I really like to be prepared. I like game-plans, dry runs, agendas, vaccines, first aid kits, insurance and road maps (remember those?) I don’t like surprises. I like a certain amount of control. Okay honestly, I like total control. It just makes life easier.
Our sons were Boy Scouts, and their moto is/was “Be Prepared”. How wonderful is that? The year that we lived in England our friends taught us that “there is no bad weather, only bad clothing”. We enjoyed every day outside, rain or shine, because we were prepared. Planning and preparation make perfect sense. My children can tell you that while they were growing up, I uttered this phrase ad nauseam: “Fail to plan; plan to fail”. It was often met with eye-rolling that was nearly audible. But we were ready for anything and everything! Until we weren’t.
When I look back on my life, I realize that most of my greatest blessings have occurred unplanned. My need for order and control has been upended in a heartbeat. Often literally. My wife and I lost our first baby in miscarriage at five months. All of our preparations were suddenly in vain. Not certain what the future might hold, our marriage and our life together suddenly seemed fragile and frightening. A year and a half later we heard another tiny heartbeat and prayed for our miracle baby. And he was and is. I’m convinced to this day, that we might never have loved our son Tyson as much as we do, had we not suffered that first loss. Five years later our family included our daughter Bess and our younger son Blake, and our love multiplied. Of course, after Blake was born, we realized we were outnumbered. We certainly hadn’t planned on that! Those of you who have raised children, know that God laughs at most of our plans. All the baby books and parenting classes end up being so much blah, blah, blah because your kid is special or weird or gifted or dull. So, we just did what we could to keep your heads above water. And somehow our non-plans worked out.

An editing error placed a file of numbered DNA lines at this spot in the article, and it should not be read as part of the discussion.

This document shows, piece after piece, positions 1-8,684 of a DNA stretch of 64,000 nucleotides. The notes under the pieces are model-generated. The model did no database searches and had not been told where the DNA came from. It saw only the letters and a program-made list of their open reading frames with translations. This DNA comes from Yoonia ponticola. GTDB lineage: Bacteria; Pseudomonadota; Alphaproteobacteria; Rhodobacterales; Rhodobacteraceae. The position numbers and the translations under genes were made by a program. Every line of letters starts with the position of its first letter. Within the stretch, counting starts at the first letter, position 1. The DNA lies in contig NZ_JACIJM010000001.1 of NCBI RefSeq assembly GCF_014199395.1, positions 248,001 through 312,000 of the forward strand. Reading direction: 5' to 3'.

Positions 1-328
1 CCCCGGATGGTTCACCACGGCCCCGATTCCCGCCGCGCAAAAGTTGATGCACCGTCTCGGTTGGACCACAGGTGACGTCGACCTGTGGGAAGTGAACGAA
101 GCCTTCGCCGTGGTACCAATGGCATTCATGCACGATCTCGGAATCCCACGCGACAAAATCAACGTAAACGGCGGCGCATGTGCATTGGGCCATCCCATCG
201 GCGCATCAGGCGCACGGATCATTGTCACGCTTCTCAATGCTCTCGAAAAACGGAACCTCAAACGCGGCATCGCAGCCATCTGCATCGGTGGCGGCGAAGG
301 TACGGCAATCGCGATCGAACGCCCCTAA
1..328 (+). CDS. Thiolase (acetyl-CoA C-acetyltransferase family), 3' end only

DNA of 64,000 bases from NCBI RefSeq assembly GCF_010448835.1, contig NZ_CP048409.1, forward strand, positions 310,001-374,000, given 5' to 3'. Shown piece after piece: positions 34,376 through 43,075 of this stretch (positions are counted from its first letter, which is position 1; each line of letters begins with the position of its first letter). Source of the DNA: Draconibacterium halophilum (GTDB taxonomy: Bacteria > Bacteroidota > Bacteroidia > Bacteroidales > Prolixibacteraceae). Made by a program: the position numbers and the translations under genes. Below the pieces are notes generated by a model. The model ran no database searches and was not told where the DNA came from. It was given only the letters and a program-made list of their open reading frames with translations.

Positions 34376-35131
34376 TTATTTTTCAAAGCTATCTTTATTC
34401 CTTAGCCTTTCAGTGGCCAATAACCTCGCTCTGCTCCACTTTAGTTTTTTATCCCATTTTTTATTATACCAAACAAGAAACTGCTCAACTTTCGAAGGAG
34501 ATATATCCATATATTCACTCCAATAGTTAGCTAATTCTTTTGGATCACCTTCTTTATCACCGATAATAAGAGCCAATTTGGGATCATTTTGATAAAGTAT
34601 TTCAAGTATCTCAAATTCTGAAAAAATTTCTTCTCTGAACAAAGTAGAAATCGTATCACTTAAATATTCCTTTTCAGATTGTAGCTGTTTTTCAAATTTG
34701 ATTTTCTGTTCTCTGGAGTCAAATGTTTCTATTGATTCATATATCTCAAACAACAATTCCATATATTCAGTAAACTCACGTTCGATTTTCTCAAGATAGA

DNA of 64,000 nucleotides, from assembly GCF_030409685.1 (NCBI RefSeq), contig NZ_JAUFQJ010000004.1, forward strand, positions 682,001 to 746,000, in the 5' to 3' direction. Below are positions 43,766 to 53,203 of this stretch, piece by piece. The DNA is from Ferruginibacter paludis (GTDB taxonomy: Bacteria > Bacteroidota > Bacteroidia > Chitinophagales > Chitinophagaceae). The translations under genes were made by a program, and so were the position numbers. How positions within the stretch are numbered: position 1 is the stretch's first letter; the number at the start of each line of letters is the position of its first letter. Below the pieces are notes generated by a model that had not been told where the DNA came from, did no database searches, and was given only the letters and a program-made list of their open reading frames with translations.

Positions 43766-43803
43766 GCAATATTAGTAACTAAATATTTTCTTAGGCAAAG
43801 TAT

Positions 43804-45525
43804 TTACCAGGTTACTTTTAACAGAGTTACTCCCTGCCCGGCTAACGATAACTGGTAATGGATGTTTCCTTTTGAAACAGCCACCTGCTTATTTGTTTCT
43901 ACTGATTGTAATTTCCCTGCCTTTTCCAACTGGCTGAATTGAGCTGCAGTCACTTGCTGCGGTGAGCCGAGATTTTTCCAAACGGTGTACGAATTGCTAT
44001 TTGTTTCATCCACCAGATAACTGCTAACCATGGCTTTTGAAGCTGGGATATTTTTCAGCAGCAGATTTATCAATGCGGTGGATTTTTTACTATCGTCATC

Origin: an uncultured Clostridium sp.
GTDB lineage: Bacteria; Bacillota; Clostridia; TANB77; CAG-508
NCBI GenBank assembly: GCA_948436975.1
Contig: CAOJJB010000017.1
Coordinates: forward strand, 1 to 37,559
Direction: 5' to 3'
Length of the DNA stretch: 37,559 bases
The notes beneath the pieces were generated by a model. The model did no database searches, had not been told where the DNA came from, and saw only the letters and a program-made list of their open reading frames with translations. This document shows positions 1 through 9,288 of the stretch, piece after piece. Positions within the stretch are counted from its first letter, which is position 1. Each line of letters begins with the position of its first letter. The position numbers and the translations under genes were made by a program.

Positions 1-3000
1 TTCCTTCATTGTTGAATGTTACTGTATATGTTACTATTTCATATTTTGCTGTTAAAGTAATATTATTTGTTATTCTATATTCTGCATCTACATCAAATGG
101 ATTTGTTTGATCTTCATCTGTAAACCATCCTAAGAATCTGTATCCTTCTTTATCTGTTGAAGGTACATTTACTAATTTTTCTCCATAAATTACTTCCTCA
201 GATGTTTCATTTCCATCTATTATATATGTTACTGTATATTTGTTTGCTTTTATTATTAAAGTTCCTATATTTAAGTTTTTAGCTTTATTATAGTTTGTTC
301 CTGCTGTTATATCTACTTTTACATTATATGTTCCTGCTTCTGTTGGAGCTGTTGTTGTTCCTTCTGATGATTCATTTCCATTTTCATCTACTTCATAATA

I’ve had job failures (epic ones) that at the time seemed like certain doom. Resumes and interviews and networking failed. I failed. Once during a very dark period, when employment was nowhere to be found, I met with our parish priest. I guess I was just looking for some kind of blessing or some inside “God help”. Instead, he just listened and then he assured me that our children would remain in school and tuition payments would resume only after I had secured employment. His words were a balm to my weary soul. Had I not lost my job, I would have never known his love and kindness.
I still like a plan. I still need a certain amount of control, but I’ve learned to cherish the unplanned. The surprises in life (the good ones and the bad ones) make us who we are. Many times, my certitude has been dashed in the blink of an eye. Plans fail. Stuff goes up in smoke. And in my exasperation, I pick up the pieces and start over. I believe these failures have taught me empathy. It’s easy to judge others when I perceive myself and my life as perfect. It’s in those wounded moments that I find my compassion.
I believe that I am able to carry the cross for others because so many have lifted the cross for me when I could no longer carry on.
Thus says the LORD: When someone falls, do they not rise again? If they turn away, do they not turn back? Jeremiah 8:4